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Monday, November 19 , 2018, 12:31 am | Fog/Mist 49º


She Said, Z Said: It’s Evolution, My Dear

The key to effective communication between men and women is understanding duels and duets — and a blunderbuss doesn't hurt

She: Sometimes I worry that because I write so much about the female point-of-view and you write a bit about the male point-of-view that we run the risk of stereotyping the two genders.

Z: You only worry about that because you’re a girl.

She: Men and women are different and so, obviously, we communicate differently. But I worry that in our case the gender stereotypes might hold a little bit too true.

Z: Can I help it if I’m super manly?

She: The stereotype is that men speak loudly, while women whisper; men talk over each other, while women conspire behind each other’s backs; men hold back their feelings, while women lay them out to anyone they think will listen.

Z: And sometimes to people they think are listening but who are simply trying to read their magazine in peace.

She: Anyway, some people think that these kinds of communication differences between men and women merely mirror our cultural presuppositions about gender.

Z: Which gender uses too many big words?

She: But really, it’s all about biology.

Z: That is so sexist.

She: According to Duels and Duets, by John L. Locke, who is a linguistics professor at the City University of New York, women are wired to look for common ground in conversation. We like to help each other tell stories.

Z: How nice and duety of you.

She: And the dueling part is the men. Men’s disposition to duel seeps into their everyday speech and interactions.

Z: Wow. Locke nailed it. I don’t think a day goes by when I don’t say, “You cad! I demand satisfaction. Blunderbusses at twenty paces!”

She: Guys insult each other as a form of greeting: “What happened to your hair? Nice beer belly.” Stuff like that is actually verbal duel play.

Z: Oh. Yeah. That makes more sense.

She: Women would never do that to someone’s face. They might talk later and bag on another woman’s outfit or boob job, but never right to her face.

Z: If one of my buddies got a boob job, I would talk right to his face.

She: But Locke’s point is not that we talk differently, it’s why we talk differently. According to him this is a “sexed expression of ancient biological dispositions.”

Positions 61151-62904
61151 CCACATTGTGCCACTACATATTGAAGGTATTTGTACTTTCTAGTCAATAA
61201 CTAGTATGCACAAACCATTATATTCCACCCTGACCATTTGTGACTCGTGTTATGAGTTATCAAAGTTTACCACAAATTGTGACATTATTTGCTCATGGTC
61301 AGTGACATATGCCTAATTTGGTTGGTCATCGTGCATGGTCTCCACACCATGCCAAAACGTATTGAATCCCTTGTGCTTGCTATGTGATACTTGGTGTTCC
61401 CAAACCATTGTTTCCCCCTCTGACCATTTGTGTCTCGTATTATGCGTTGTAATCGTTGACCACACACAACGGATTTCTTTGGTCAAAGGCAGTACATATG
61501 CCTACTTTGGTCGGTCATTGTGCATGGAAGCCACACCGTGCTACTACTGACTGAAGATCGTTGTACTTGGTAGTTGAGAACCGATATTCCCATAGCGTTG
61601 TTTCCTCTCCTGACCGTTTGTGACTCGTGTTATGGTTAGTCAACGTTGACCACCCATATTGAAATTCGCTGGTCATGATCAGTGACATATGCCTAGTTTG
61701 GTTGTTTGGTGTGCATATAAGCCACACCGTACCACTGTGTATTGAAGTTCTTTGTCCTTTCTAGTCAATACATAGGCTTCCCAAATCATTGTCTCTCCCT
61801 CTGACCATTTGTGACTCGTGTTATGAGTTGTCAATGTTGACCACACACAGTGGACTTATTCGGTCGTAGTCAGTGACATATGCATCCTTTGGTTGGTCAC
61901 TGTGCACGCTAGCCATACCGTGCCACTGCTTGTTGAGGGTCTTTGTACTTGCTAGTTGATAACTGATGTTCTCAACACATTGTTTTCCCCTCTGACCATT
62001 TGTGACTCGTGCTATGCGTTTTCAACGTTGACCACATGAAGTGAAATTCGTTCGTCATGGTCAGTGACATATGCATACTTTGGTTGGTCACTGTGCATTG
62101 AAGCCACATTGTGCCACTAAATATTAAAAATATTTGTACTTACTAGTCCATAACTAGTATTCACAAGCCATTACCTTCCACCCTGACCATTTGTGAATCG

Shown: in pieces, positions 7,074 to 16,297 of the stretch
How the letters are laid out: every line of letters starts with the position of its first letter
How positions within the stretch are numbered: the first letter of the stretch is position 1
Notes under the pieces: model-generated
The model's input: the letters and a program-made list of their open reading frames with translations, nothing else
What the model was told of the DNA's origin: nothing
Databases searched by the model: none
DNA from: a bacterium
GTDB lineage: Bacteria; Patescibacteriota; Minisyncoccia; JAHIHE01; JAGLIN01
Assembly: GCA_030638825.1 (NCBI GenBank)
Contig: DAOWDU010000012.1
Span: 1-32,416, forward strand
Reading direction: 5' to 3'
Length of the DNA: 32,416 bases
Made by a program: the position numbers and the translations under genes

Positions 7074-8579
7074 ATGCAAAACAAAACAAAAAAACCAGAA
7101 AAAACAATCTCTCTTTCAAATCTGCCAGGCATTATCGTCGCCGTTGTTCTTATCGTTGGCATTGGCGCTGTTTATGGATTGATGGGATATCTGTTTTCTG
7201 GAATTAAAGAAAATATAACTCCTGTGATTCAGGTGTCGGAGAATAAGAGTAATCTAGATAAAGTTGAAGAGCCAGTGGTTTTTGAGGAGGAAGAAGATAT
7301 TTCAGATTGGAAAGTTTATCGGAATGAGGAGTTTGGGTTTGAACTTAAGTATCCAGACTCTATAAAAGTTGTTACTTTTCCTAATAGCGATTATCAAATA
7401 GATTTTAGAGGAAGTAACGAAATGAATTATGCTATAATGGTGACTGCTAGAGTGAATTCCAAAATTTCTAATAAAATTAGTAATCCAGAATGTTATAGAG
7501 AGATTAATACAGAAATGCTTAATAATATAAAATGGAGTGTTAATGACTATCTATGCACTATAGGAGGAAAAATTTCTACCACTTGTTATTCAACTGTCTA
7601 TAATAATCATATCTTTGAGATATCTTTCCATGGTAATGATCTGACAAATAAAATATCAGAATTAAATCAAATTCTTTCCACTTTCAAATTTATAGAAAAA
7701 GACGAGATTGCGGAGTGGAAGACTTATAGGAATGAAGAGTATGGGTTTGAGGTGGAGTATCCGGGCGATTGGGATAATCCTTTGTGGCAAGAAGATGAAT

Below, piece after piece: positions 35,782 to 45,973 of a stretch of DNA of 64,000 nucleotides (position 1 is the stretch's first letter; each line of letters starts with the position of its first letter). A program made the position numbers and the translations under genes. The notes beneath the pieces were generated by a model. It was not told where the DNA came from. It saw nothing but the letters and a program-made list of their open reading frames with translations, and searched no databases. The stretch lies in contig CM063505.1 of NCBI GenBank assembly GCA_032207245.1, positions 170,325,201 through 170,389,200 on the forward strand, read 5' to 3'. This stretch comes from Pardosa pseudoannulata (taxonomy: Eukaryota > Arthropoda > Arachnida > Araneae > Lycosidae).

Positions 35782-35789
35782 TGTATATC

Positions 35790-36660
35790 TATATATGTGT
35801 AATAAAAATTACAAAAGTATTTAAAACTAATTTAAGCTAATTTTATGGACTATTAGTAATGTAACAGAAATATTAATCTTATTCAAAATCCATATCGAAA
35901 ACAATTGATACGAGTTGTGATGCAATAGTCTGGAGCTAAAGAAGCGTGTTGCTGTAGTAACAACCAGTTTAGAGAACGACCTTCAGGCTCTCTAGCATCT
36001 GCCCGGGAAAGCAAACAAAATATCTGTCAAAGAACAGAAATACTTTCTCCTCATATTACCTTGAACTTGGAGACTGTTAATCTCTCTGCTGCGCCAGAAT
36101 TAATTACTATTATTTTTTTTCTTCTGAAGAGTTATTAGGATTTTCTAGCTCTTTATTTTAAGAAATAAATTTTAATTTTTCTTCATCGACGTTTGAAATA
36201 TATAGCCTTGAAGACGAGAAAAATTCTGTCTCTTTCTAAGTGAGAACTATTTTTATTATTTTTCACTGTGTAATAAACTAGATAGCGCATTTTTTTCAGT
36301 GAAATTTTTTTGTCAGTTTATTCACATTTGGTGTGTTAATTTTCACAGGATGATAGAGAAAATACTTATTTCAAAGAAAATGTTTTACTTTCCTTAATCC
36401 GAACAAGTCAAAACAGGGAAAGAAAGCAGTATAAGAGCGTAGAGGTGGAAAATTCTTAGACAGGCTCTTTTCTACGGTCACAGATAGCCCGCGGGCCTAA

Z: That sounds nasty and dull all at the same time.

She: Historically, men had to hunt and compete for food, shelter and status, while women had to cooperate with each other to gather the supplies they needed and take care of the children. This is how the different communication styles evolved. It has nothing to do with modern culture.

Z: Unlike a blunderbuss.

She: He says that female groups do what it takes to preserve group harmony.

Z: Tell that to Gossip Girl.

She: In the case of males, they do what is necessary to be seen as what he calls “the most wonderful anything.”

Z: I’m just trying to keep it real.

She: Men will say whatever it takes to seem like they are the strongest, the smartest, the bravest, the most resourceful ... and it doesn’t matter whether they do it by building themselves up or tearing other people down.

Z: I assume Locke didn’t come up with that on his own, because he’s an idiot.

She: Regardless of what the men have to do to transform themselves into “the most wonderful anything,” they’ll do it. Even if they have to listen to women analyze it for hours and hours and hours. If they want to remain “the most wonderful anything” they’ll listen. It’s evolution.

Z: I think you might be twisting Locke’s words to your own nefarious ends, here.

She: The more that men evolve, the more they’ll listen.

Z: Yes, dear.

— Tell She and Z what you think by emailing .(JavaScript must be enabled to view this email address). Click here for previous She Said, Z Said columns. Follow Leslie Dinaberg on Twitter.

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